If Seed is coming to your town, go and book your ticket. Prepare to laugh a lot and maybe cry a little too.


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Funny, touching and relatable

Review by Ross MacLeod 07th Jul 2018

As developed as our society and technology becomes, the challenges of our own biology and personalities are inescapable, with reproduction being one of the areas that can be at once too simple and too complicated. Seed follows four women and their trials in seeking or avoiding conception.  

It’s mostly light hearted, playing up the absurdities for great comedic effect, but it treats its characters with respect and there are plenty of moments of pathos as the plots unfold. Credit has to go to the writer, Elisabeth Easther, for keeping things up in the air as to where things are headed, satisfying the sense of realism rather than comfortable narrative tropes.  

As Hillary, Sophie Hambleton gives us a contained character, focused on her goals, aware of the growing absurdity but undercut with a sadness and frustration that she keeps understated for maximum effect. For Hillary fertility treatment is both a source of hope but also a trap that pulls her and her husband further in.  

Midwife Virginia, played by Carrie Green, is also on a desperate mission to become pregnant, though without a partner. Her story takes her down different avenues than Hillary’s. Green is joyous in the role, revelling in her character’s over-the-top efforts and managing some touching moments of desperation. It’s a testament to her comedic energy that she remains engaging and likable despite some pretty bad behaviour throughout.   

Hannah Banks as Shelley is a more sombre character: a career woman returning to her profession now that her kids are old enough, and facing unexpected challenges. Banks manages to hit some heart-breaking moments with spot on emotional fragility and, almost like a mirror to Green’s Virginia, connects with us sympathetically even when her actions are questionable.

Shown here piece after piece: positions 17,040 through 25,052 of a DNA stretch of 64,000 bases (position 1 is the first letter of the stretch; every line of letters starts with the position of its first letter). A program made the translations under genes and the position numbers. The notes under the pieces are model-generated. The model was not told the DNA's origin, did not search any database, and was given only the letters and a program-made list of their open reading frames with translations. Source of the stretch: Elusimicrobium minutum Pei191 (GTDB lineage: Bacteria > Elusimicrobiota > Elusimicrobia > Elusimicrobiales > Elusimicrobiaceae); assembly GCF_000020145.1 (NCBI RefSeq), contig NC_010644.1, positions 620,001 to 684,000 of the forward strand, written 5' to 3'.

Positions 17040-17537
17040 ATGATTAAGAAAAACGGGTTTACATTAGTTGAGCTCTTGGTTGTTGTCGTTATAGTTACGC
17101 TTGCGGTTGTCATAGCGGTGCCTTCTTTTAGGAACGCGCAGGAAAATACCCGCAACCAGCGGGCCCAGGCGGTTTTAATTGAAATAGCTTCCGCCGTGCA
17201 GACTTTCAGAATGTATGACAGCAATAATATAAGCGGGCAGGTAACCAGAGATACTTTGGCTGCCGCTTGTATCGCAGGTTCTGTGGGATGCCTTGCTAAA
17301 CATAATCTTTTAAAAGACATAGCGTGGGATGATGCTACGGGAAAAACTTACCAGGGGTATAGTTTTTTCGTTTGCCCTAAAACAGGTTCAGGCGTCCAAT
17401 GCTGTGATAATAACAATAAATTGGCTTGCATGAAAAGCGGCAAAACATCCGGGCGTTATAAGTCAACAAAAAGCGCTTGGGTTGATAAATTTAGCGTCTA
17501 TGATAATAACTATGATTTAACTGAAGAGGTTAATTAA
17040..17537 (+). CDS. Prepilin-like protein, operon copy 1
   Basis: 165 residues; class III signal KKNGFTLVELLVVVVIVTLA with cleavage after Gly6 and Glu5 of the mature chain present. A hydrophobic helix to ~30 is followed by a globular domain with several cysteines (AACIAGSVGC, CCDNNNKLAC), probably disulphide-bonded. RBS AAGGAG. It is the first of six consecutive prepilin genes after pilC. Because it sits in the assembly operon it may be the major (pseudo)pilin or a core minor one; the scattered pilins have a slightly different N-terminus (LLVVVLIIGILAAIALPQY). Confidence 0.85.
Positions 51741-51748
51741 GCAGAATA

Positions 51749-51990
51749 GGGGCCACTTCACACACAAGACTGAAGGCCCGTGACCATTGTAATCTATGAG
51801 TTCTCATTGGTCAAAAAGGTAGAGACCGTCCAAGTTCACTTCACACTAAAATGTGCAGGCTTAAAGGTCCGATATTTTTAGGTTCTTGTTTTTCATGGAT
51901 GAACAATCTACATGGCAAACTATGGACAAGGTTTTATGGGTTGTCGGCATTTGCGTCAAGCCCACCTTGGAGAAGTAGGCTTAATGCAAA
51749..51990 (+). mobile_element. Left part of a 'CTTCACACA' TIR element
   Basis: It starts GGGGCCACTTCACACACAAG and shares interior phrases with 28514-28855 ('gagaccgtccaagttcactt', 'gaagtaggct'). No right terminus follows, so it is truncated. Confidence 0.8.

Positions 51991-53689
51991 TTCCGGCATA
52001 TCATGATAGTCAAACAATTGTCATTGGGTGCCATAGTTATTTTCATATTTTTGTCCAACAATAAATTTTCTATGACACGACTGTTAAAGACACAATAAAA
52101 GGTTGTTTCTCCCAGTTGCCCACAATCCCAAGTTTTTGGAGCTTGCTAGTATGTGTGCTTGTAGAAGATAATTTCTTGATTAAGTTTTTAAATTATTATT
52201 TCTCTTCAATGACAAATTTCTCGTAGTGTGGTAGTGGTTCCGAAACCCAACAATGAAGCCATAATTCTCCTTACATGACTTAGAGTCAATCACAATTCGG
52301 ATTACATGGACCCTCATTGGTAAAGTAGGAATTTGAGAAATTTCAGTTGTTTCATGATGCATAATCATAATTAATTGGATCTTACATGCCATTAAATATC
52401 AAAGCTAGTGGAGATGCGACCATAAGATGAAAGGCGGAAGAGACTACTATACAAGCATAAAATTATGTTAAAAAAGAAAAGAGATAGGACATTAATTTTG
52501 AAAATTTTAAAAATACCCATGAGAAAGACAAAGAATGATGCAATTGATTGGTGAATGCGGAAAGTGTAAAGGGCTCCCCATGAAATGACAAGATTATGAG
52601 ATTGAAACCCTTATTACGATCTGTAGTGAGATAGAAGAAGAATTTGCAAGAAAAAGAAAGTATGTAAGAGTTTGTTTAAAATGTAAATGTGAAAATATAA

As the fourth woman, Maggie, Emily Regtien has a light confidence which settles into an airy comfort as the play progresses. While her road is not without bumps, Maggie seems the most at ease with herself and Regtien works this well, even getting to dig into some more fraught moments when confronting her strained relationship with friend Hillary.  

Huge props have to go to Tom Knowles for taking on every male role in the play (and a couple of female ones). Knowles moves between them with simple costume changes but a vocal and physicality spectrum ranging from extreme to very subtle. Some of characters are wild stereotypes, some are perfectly believable but no matter the part he commits to them with passion and precision. As husbands Matt and George he brings differing strengths and frailties, and as the socially awkward Kevin he elicits both humour and sympathy from the crowd.

There are a couple of points that do strike me as a little off-putting, one minor, one more serious. The minor issue is the mix of anachronism in setting. The flip up phones and Facebook pokes made it feel like the play is set about 5 to 10 years ago but phone aps and magazine references feel more contemporary. As I say, it’s a minor thing, and the magazine element is clearly a recent and well placed addition, but they do jar a little for me.

The second thing that make me a little uncomfortable is that because of the central theme of the play there are some more serious undercurrents that get a little glossed over. Drinking culture among middle class women, bordering on alcoholism in some cases, is on clear display here but generally normalised if not played for laughs. And one scene, again played up for humour, would certainly be defined as sexual assault if the genders of the characters were reversed.

These are only a couple of moments in show which is very aware of more sensitive and serious elements elsewhere in the story and the blind spots jar for me.  

Seed is a well written and directed, strongly performed comedy that isn’t afraid to dig into more serious topics and drive the narrative in unexpected ways. The quibbles mentioned above don’t detract from my overall enjoyment and the emotional connection to more sentimental moments of the play. Funny, touching and relatable.